In the context of a care crisis in Germany, care work done by volunteers is increasingly being semi-formalized by the state and used in professional care work contexts to relieve families and professionals. However, voluntary care has not yet been adequately studied from a care-specific perspective. This study examines in what way voluntary care can be considered decent care from a care-ethical and empirical perspective.
Considering findings of a qualitative interview study, the study examines the special features of voluntary care, addresses its socio-political expansion, and asks about the decency of voluntary care in elder care and social work.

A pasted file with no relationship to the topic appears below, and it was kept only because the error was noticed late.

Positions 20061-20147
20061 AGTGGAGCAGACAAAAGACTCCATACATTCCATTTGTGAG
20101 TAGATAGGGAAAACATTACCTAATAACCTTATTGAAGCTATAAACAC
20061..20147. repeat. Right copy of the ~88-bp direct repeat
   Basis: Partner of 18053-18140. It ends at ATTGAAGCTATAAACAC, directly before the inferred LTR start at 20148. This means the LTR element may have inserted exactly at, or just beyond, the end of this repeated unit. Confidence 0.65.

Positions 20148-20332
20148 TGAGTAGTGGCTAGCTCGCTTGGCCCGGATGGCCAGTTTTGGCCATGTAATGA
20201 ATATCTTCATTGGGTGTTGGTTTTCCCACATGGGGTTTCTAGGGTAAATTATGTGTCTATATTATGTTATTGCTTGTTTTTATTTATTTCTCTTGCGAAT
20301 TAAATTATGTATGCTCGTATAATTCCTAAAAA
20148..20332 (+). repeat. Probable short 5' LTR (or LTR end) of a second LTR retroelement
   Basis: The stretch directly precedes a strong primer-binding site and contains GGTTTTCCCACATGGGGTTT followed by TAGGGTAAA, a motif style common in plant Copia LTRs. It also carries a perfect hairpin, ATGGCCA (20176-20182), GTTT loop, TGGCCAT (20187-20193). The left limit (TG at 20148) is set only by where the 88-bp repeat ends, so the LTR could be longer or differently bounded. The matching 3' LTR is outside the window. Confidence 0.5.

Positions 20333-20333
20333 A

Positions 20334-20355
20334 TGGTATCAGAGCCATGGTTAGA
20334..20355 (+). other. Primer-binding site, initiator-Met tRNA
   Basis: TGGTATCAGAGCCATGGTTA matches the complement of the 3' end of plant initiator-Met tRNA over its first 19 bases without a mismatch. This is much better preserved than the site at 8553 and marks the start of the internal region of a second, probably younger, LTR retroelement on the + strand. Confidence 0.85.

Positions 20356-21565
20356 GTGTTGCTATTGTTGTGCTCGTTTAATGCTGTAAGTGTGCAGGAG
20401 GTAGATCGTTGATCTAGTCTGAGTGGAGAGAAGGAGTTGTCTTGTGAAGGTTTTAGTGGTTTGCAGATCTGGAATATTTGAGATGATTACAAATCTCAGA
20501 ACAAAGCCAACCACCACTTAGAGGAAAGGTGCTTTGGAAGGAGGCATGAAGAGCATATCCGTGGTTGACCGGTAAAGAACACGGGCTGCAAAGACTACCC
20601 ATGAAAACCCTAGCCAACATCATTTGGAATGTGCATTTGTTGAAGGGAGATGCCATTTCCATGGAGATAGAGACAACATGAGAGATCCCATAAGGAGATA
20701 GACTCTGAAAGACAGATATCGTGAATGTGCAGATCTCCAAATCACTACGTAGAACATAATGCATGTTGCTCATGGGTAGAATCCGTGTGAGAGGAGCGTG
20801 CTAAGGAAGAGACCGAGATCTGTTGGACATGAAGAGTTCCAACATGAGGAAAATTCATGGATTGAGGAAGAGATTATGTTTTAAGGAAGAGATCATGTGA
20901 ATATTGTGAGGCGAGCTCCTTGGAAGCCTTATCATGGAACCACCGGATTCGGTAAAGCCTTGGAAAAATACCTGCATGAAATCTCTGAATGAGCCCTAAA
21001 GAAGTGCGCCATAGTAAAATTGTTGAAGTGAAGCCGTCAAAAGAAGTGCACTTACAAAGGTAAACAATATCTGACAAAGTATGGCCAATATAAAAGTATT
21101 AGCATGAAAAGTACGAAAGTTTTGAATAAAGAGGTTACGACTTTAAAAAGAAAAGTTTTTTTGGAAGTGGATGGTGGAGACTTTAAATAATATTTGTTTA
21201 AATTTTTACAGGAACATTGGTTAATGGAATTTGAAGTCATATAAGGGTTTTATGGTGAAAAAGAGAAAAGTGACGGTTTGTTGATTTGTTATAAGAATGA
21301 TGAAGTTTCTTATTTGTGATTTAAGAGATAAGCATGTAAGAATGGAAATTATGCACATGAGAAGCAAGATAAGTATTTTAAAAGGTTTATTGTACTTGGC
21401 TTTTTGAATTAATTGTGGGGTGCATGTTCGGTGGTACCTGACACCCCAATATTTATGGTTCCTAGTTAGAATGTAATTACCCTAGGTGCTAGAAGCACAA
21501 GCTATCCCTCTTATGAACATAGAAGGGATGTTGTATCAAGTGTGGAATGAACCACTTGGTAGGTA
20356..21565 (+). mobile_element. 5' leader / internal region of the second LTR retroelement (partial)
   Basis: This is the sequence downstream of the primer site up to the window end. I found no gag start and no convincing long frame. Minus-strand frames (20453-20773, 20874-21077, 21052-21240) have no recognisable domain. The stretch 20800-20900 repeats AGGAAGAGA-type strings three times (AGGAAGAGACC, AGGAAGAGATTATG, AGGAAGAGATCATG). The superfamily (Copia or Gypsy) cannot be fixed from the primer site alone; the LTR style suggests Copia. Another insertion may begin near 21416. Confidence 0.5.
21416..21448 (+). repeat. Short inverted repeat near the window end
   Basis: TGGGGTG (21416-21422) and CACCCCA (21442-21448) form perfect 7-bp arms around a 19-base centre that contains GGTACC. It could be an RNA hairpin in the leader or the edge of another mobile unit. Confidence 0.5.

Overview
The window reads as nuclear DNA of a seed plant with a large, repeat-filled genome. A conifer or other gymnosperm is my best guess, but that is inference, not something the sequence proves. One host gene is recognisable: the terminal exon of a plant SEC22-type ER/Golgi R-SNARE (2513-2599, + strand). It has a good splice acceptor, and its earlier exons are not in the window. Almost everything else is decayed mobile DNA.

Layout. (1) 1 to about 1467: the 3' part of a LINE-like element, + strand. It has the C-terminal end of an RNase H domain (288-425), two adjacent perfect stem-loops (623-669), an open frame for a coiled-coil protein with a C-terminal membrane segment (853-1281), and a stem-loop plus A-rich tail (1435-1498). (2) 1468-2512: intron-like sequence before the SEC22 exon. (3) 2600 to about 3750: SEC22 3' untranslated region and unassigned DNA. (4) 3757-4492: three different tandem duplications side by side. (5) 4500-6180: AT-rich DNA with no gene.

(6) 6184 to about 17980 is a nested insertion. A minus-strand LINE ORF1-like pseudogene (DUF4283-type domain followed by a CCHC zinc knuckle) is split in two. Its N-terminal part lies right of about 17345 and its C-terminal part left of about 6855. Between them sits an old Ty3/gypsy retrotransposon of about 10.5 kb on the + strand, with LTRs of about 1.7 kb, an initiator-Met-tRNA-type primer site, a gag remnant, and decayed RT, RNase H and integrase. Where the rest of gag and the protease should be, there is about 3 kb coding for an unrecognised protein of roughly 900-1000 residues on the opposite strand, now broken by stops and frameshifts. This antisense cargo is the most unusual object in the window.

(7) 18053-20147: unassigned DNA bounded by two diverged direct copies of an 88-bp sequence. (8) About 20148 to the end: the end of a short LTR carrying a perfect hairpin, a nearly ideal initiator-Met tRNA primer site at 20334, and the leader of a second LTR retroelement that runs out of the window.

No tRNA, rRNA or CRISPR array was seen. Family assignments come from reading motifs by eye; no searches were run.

Care work done by volunteers is a special kind of care work, which has advantages but also disadvantages regarding care-ethical requirements of decent care. The study examines under which conditions voluntary care violates these requirements and how this can be countered in socio-political terms.
Voluntary care is an under-researched phenomenon despite its increasing socio-political importance. While its state-led expansion can informalize and deprofessionalize care work at the expense of users, professionals, and volunteers, its analysis can help to illuminate the preconditions for decent care.
Haubner, T. (2023), "The rationality of voluntary care work: light and shadow of volunteering in Germany's care sector", International Journal of Sociology and Social Policy, Vol. 43 No. 7/8, pp. 727-739. https://doi.org/10.1108/IJSSP-01-2022-0012
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